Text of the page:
Memo to the File: Reputation is All You Have

This past week’s news that Wall Street trader Bernard Madoff–perhaps the world’s most successful Ponzi scheme operator of all time—had finally self-imploded, severely hurting some of the most philanthropic people and respected organizations in our Jewish community. The collateral damage from this latest story of greed, deception and hubris is yet to be fully understood, but it is clear that many will suffer its consequences.

Those individuals who have lost their fortunes will have lots to contemplate as they figure out what to do next and how to rebuild their lives. For those philanthropies and other public institutions, the compounding challenge is how to communicate with their funders, supporters, staffs and the public who will begin to question how they could have been caught up in this age’s old scheme.

In case an organization out there needs some guidance on how to manage their way through this emerging public relations crisis, here are a few basics:

  • Start with the clear understanding that your reputation is your most treasured asset and that it is now and forever (if it hadn’t been before) your highest priority.
  • Assess your exposure fully and with all due speed. That translates into quickly pulling your volunteer and professional leadership together to gather all the facts and determine your potential vulnerabilities.
  • Determine your “worst case” scenario and work from there to plan your communications/reputation management strategy.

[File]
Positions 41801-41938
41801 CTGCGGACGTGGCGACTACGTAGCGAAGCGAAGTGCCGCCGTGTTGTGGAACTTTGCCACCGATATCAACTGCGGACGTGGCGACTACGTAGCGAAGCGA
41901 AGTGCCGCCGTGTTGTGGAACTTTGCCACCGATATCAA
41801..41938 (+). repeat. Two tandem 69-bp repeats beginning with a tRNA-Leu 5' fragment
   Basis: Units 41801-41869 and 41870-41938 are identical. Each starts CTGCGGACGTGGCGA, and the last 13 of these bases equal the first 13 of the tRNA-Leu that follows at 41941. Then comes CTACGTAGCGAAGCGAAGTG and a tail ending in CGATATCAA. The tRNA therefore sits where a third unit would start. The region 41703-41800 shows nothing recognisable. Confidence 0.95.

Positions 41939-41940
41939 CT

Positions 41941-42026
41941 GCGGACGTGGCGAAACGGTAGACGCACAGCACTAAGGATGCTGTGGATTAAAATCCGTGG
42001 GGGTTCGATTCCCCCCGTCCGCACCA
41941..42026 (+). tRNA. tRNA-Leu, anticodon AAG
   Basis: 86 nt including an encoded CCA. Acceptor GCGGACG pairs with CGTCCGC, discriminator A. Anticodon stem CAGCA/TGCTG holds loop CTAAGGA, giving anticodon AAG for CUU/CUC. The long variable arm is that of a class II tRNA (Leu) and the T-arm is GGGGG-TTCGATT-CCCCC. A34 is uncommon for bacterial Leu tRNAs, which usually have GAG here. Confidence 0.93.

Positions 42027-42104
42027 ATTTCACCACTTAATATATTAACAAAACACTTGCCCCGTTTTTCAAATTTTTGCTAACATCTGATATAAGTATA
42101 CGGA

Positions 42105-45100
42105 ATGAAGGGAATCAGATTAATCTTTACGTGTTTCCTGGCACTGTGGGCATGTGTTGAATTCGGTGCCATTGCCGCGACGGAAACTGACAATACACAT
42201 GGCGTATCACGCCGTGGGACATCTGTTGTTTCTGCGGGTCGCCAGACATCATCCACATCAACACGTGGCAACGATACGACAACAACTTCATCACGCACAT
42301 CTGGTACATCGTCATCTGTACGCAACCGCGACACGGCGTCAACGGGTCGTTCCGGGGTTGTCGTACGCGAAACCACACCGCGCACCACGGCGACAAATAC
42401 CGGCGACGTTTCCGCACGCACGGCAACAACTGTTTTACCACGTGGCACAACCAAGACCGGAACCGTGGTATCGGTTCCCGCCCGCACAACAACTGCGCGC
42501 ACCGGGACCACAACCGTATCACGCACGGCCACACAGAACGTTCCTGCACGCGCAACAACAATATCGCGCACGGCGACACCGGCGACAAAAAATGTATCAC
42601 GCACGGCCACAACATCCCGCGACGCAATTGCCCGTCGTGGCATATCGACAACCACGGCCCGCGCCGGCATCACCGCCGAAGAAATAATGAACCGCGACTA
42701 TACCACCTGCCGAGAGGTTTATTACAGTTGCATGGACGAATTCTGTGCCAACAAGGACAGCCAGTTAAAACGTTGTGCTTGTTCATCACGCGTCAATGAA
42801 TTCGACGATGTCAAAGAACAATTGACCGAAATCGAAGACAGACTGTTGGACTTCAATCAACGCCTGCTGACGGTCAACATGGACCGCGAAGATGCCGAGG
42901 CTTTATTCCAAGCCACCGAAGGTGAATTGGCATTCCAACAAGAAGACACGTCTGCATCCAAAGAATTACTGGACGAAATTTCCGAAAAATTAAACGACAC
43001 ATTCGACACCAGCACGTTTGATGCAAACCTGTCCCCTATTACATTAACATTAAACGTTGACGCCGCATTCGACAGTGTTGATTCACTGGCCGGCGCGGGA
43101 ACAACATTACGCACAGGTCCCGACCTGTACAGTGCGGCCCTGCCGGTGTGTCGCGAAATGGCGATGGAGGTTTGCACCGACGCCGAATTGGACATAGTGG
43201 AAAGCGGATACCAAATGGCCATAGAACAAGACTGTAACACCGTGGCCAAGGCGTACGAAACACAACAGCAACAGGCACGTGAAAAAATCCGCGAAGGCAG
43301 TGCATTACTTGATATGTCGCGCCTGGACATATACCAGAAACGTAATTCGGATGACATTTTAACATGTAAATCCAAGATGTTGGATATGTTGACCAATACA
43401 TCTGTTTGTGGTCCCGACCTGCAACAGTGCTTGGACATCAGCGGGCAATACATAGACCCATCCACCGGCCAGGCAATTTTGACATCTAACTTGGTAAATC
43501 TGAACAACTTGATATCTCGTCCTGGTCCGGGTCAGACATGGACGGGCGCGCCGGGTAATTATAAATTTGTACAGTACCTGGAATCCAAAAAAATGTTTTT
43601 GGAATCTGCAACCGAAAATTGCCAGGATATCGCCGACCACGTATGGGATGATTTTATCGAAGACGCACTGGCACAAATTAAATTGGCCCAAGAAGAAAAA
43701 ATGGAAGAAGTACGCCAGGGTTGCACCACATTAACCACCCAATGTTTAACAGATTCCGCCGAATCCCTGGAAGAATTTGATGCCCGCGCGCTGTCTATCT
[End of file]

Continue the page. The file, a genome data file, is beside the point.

• Coordinate with legal counsel to assure your approach and messages do not do any harm.
  • Determine who needs to know; what they deserve to know; and how to sequence and execute the communications.
  • Plan any communications with an eye toward potential media inquiries, especially in this 24/7, blogger-centric environment. Assume the media will always try to beat you with the breaking news and decide if that matters to your organization. (Note: It usually does matter but there are ways to address this in your planning.)
  • Imagine what the media might say and be prepared with your own story line (truthful, straightforward, brief) and answers to their most likely questions.
  • Identify one key senior spokesperson whose reputation and manner communicate honesty and trust.
  • Determine how a negative press story might impact your normal business operations and plan accordingly.
  • Engage professional public relations crisis communications counsel if warranted to prepare and manage with you a weekly communications strategy and plan. Give them 24/7 access to all information and your key people.

Finally, repeat to yourselves 5 times daily. “All we have is our reputation.” And commit to memory Warren Buffet’s wise words, ““It takes 20 years to build a reputation and five minutes to ruin it. If you think about that, you’ll do things differently.”

Gail Hyman is a marketing and communications professional, with deep experience in both the public and private sectors. She currently focuses her practice, Gail Hyman Consulting, on assisting Jewish nonprofit organizations increase their ranks of supporters and better leverage their communications in the Web 2.0 environment. Gail is a regular contributor to eJewish Philanthropy.